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Dushanbe, Tajikistan, 7th September, 2009

Your Excellency President Rahmon,

Distinguished Guests,

It is indeed a great pleasure to be in the breathtakingly beautiful city of Dushanbe - a city so reminiscent of its linkages to the East and West, located not far from the famous Silk Road. The links between India and Tajikistan, I am sure, can be traced back to many centuries. In fact, in some ways the sights of Dushanbe remind us of our own homeland and it does not seem foreign. The affection and warmth of your people is so overwhelming and I am touched by the kindness and hospitality extended to me and to the Members of my delegation.

I am very happy to learn that Dushanbe is one of the rapidly growing commercial, cultural and industrial centers of Tajikistan. We are aware of the difficult times faced by your country in the 1990s. However, it is a matter of pride that the people of Tajikistan with their determination and dedication have brought about the resurgence and impressive economic progress of their nation. Mahatma Gandhi had said 'Strength does not come from winning. Your struggles develop your strengths. When you go through hardships and decide not to surrender, that is strength'. Having struggled for our own independence and, thereafter, embarking on the path of nation building, we understand your achievements are by no means small or meager. We congratulate the people of Tajikistan on the progress attained and Your Excellency for your vision and your stewardship.

India and the countries of Central Asia have always been close neighbours. Since remote antiquity the two regions have been connected by trade routes across the Himalayas and the Pamir mountains. This movement of peoples and ideas is the foundation of the cultural relations that exist even today. One of the most valuable contributions of Tajikistan to India in the medieval times is Sufi thought and philosophy. The shrine of Sayyid Ali Hamadani at Kulab in Southern Tajikistan is a testimony to this rich legacy and is frequented by Indians as pilgrimage. I will be visiting the shrine tomorrow and pay my homage. He was very influential and had a major contribution in shaping the culture of the Kashmir Valley. The sublime poetry of Mirza Abdul Qadir Bedil is revered in India as in Tajikistan. These influences find a reflection in our ethos of inclusiveness, pluralism and tolerance even today, as we blend the traditional with the modern and take pride in unity in diversity.


India since its independence has made tremendous progress. India is today the fourth largest economy in the world in terms of purchasing power parity. Despite the global impact of the recent economic crisis, which affected India also, India remains among the fastest growing economies of the world. We will continue to work for higher growth rates. To achieve this, a peaceful extended neighbourhood and a supportive international environment remains our fundamental foreign policy objective. India, as a responsible power, does and will engage actively with the world, while pursuing an independent and non-aligned foreign policy of peace and development.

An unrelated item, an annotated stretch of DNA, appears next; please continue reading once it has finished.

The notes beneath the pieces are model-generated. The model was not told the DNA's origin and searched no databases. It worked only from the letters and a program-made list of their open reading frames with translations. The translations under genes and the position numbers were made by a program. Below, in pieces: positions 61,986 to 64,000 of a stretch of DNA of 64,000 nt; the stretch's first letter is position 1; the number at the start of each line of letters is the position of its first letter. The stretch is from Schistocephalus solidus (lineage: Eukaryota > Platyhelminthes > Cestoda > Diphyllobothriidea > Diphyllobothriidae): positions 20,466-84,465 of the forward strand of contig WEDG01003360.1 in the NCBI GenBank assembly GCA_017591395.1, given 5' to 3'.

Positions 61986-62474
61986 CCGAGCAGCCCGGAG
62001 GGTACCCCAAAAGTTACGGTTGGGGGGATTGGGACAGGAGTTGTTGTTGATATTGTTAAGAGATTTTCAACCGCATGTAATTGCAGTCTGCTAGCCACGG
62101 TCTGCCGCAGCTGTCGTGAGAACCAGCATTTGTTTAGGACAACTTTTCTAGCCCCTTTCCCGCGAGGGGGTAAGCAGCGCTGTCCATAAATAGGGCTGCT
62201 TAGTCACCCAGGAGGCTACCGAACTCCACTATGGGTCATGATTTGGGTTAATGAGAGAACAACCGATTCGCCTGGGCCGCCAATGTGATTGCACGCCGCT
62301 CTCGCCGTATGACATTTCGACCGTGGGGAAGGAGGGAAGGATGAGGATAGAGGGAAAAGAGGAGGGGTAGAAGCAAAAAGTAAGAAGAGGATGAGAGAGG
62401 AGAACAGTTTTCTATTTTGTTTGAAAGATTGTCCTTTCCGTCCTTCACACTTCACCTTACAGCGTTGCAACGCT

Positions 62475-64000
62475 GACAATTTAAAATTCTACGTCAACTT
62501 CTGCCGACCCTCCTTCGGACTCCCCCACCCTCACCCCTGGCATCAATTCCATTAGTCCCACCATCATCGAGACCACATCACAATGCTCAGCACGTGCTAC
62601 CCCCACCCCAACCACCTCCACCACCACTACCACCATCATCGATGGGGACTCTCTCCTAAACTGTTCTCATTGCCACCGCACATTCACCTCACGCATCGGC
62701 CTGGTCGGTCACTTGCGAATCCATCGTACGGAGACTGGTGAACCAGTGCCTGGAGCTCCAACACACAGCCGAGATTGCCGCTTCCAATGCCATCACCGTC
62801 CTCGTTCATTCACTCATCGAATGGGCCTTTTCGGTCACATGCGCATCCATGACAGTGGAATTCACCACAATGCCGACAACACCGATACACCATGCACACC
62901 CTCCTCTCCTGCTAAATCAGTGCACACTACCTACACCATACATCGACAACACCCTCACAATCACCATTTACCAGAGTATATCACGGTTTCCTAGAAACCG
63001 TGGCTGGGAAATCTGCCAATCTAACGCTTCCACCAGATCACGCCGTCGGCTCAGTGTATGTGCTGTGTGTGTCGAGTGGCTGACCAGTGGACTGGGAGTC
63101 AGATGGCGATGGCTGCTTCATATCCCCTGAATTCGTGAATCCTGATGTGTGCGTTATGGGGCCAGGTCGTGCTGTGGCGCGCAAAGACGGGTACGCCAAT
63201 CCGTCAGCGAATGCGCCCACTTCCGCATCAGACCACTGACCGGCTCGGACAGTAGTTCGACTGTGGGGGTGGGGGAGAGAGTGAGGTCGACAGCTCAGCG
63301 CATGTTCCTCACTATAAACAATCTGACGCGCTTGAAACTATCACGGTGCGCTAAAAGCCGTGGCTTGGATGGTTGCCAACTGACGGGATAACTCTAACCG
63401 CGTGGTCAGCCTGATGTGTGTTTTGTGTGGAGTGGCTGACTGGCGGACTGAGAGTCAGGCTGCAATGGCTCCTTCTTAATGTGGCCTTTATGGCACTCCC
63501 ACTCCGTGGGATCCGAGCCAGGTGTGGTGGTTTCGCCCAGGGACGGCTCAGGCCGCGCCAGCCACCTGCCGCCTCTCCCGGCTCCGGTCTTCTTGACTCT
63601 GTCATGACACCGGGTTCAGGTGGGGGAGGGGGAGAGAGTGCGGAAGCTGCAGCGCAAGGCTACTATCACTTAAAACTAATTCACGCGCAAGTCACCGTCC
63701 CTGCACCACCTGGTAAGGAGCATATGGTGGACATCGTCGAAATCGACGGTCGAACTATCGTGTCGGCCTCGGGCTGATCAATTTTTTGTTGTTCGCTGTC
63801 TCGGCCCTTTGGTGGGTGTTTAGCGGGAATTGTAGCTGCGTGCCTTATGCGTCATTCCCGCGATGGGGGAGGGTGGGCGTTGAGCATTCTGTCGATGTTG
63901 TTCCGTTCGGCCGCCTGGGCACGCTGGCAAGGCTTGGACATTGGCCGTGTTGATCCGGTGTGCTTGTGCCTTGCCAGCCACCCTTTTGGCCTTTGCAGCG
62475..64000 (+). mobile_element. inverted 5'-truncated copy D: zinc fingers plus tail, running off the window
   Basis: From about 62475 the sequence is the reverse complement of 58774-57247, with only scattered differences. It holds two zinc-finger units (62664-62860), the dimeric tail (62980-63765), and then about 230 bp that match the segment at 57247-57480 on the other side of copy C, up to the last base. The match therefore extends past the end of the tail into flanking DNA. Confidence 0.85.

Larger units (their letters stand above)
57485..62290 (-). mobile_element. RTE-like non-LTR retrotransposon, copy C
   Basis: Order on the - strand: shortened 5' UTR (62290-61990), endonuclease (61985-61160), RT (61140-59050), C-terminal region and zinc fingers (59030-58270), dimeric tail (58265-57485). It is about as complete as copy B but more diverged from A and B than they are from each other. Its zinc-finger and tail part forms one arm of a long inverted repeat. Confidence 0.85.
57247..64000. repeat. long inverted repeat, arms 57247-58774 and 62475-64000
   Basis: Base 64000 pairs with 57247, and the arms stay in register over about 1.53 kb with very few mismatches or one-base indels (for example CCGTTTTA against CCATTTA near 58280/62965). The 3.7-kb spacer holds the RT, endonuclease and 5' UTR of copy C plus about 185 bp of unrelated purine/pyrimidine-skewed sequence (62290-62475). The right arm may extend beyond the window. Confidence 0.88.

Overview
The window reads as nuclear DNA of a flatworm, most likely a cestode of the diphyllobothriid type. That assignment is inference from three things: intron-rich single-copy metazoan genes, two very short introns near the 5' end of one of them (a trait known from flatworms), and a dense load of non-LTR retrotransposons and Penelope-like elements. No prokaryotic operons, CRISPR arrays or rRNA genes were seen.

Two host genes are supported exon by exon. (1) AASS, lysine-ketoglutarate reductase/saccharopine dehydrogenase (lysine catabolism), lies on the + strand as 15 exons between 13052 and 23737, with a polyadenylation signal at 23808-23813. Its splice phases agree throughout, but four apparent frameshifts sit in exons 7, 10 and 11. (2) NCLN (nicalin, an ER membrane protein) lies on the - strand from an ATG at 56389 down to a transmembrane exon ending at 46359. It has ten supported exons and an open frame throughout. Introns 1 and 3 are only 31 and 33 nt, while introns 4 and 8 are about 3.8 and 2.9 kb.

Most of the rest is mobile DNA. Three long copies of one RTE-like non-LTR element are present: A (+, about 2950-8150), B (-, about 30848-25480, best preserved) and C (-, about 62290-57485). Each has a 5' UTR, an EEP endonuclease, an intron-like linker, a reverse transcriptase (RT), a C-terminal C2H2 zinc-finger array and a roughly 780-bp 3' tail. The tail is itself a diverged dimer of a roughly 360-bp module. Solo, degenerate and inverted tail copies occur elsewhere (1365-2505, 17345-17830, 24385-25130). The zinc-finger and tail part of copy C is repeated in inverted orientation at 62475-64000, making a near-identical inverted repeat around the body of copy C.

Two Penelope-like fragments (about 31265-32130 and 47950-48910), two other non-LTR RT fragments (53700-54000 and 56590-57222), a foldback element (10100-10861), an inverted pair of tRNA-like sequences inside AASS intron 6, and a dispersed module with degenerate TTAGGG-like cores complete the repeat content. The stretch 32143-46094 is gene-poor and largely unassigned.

India has gained entrepreneurial experience over the years in many areas which could be of relevance to the development of Tajikistan. These include mining, metallurgy, engineering, automobiles and consumer goods. There have been some success stories of Indian investments in the region in the textile, metals and construction sectors, which could be replicated. Cooperation in such sectors as leather, chemicals, pharmaceuticals, finance, capital markets and services can be explored. Besides, India offers a large market for all our neighbours. We need to identify ways of enhancing trade flows, which depend on physical connectivities, banking linkages, governmental regulation and administrative procedures. It would be in our common interest to promote these connectivities and inter-linkages amongst us. It is heartening to note that steps are being taken by both India and Tajikistan to expand and strengthen economic cooperation.

The visit of Your Excellency to India in August 2006 provided an impetus to our bilateral ties. India and Tajikistan are friends foremost and this friendship knows no bounds. Both our nations have strived to preserve the essence and spirit of this bond. I am optimistic that the future holds great promise for our continued closeness and I end with a couplet by Tajik poet, Mirzo Tursunzoda, on friendship:-

To tavoni doostonro goom makoon,
Doostoni mehrubonro goom makoon.

which can be translated as -

Do not lose friends that you have,
Especially your affectionate and compassionate friends.

With this thought, Distinguised Guests, please join me in raising a toast to:

- the good health of his Excellency President Rahmon,

- a vibrant India-Tajikistan friendship; and

- peace and prosperity of the friendly people of Tajikistan.

Thank you.


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